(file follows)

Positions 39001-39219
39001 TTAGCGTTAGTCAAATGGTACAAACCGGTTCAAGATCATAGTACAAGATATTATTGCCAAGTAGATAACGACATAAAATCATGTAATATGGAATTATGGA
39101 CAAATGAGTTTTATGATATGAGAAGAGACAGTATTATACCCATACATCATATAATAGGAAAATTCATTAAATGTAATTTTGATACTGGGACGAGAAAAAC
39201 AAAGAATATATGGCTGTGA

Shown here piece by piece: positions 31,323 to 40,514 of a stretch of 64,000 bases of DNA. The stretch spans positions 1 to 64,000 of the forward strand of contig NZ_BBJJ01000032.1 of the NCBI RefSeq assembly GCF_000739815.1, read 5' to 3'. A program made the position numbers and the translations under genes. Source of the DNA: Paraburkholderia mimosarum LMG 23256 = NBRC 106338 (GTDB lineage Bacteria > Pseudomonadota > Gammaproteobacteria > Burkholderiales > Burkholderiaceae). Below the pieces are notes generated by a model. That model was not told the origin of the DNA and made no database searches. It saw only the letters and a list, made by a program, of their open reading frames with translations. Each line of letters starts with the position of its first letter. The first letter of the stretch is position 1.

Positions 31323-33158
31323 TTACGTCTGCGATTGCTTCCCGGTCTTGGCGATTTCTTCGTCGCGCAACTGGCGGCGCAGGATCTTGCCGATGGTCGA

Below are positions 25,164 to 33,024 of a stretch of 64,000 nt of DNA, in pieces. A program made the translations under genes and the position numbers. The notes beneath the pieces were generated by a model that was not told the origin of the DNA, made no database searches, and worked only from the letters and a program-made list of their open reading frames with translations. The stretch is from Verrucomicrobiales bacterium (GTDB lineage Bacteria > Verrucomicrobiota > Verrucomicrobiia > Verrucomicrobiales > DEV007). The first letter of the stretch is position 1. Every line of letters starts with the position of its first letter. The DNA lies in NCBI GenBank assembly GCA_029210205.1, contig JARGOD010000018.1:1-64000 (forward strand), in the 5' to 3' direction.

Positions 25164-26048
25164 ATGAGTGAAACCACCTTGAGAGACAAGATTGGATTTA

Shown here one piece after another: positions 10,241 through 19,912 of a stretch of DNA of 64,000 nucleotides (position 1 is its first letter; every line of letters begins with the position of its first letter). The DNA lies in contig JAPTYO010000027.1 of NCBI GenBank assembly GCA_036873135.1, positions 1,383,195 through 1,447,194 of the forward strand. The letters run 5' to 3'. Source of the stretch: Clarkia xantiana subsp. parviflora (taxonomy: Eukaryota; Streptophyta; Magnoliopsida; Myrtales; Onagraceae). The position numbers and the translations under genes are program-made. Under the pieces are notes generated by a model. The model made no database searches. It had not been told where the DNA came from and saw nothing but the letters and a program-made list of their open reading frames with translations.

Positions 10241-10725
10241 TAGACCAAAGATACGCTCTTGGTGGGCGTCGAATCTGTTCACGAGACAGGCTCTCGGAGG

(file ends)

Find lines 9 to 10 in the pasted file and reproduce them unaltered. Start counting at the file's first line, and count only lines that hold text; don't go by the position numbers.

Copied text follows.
Positions 25164-26048
25164 ATGAGTGAAACCACCTTGAGAGACAAGATTGGATTTA